College provides students a chance to develop budgeting habits to use when they move off campus and for the rest of their lives. Phil Schuman, the director of financial literacy for IU MoneySmarts said this time can serve as "training wheels."
“Then, when you graduate, you’ll have it figured out,” he said.
One of the first decisions students must make when moving off campus is where to live and who to live with.
Schuman said when choosing housing, it’s best to avoid getting sucked into living at expensive apartment complexes just because they have amenities such as a gym or pool. Many of these amenities are already available to students on campus, even if they’re not as conveniently located.
Schuman also said students should, if possible, sign a lease that does not make each signer responsible for the total cost of rent. Some leases make signers only responsible for their portion of rent.
Most leases, though, do make all signers responsible for the totality of rent, so Schuman said students should choose only roommates they trust to pay their share of expenses.
To mitigate the discomfort of talking about finances, Schuman recommends scheduling a meeting with roommates at the beginning of the semester and regularly after that to discuss expenses. A scheduled meeting can avoid making people feel caught off guard or act defensively.
“Have a conversation with your roommates upfront about who is responsible for what, even toilet paper,” Schuman said. “It seems kind of trivial, but it will ultimately save you a lot of stress in the long run.”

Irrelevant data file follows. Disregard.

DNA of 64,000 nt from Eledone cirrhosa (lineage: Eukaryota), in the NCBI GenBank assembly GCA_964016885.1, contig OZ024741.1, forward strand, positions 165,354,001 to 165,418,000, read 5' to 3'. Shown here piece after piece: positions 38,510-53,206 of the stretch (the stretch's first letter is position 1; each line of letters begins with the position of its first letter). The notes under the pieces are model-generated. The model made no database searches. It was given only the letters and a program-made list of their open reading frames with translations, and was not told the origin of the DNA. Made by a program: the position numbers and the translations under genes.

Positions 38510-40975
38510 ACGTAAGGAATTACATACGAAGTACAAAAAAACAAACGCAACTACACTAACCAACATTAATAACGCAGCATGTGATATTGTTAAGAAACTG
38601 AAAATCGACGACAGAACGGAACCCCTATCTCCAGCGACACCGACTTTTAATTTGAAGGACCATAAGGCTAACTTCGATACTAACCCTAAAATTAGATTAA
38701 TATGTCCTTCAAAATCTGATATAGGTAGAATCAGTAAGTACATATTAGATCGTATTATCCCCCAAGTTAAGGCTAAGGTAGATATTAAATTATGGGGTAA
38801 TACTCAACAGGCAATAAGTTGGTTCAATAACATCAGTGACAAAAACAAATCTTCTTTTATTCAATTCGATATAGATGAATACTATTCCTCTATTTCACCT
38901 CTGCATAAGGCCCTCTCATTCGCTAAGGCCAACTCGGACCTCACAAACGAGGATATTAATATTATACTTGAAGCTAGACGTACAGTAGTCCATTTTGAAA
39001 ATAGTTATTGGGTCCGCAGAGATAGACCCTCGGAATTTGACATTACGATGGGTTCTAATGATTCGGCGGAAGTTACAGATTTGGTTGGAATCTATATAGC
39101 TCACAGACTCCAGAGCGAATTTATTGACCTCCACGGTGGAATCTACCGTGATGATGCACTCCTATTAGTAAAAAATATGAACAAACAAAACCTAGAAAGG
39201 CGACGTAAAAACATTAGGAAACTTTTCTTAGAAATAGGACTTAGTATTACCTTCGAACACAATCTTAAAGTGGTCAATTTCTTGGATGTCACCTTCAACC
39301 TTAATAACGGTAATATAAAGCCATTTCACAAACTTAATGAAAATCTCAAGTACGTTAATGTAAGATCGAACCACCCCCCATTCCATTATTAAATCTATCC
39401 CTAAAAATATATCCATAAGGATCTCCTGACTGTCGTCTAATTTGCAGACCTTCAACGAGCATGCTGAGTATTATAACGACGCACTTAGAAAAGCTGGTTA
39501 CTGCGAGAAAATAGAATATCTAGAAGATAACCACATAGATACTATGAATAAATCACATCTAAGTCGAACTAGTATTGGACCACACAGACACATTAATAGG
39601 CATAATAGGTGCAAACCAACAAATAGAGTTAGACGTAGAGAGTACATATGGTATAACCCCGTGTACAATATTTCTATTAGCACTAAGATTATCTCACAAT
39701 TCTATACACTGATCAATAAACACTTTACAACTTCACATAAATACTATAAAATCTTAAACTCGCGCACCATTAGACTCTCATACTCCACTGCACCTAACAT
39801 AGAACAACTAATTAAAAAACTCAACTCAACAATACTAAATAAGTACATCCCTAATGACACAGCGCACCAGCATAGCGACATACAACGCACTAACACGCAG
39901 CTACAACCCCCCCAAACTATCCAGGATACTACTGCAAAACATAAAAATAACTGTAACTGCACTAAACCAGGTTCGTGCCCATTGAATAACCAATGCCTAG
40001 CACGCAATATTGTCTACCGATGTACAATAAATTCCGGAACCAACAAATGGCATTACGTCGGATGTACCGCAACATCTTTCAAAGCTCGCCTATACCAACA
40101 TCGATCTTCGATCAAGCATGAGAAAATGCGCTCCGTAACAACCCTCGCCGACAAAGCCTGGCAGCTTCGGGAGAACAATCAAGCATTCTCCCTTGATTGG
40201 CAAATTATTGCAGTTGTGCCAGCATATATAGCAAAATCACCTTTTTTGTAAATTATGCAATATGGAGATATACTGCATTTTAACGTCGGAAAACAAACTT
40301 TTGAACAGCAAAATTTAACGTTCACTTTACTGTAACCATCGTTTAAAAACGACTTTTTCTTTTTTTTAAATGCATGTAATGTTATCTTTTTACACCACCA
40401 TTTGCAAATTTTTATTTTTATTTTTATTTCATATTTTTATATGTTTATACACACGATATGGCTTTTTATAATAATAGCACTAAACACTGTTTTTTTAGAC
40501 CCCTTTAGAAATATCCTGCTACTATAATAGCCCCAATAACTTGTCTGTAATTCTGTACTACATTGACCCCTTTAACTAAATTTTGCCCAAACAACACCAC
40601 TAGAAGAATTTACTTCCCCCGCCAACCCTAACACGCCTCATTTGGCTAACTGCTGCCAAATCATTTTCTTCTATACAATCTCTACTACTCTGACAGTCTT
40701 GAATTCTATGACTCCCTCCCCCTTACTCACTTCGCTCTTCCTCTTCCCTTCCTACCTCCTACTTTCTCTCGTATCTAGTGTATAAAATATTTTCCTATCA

When students move off campus, another major adjustment comes from the responsibility of buying and preparing food. Peter Dunn, a personal finance expert who works from the Indianapolis area, said having a set weekly budget for groceries can help students avoid overspending on food.
“When you’re on your own for the first few years of life, it’s so easy to get out of control with food,” Dunn said. “You’re trying to learn self-control when it comes to food and healthy eating.”
Dunn also said one of the biggest mistakes students can make is trying to replicate the lifestyle they had while living at home, where their family likely had at least one stable income, if not two.
Because most students have a small income or none at all, Dunn said one strategy for saving money is picking one “vice” to splurge on such as good coffee or beer and finding the cheapest options for everything else on one’s list.
One of the biggest money-sucks for students can be eating out. Schuman said that while eating at home for every meal is the smartest financial decision, budgeting for a meal or two out each week will help students feel more content than if they try to avoid it completely.
Schuman also said people often underestimate how much time and effort goes into making one’s every meal, so it can be helpful to set aside time once a week to plan what one will eat for the next week.
“Figure out exactly what you need to do,” Schuman said. “Do what makes the most sense, but don’t completely deprive yourself.”
Schuman also said that whatever lifestyle a student has during college sets the tone for their lifestyle after college. If they’re used to nice furniture and eating out, for example, Schuman said they will likely come to expect those things, even if their income doesn’t necessarily justify it.
“Whatever place you live in, it becomes your baseline for where you live next,” Schuman said. “Temper your expectations now and set yourself up for a better financial future after you graduate.”
More resources can be found on the MoneySmarts website at moneysmarts.iu.edu and the office also offers one-on-one meetings with students to help them with any financial questions or concerns.
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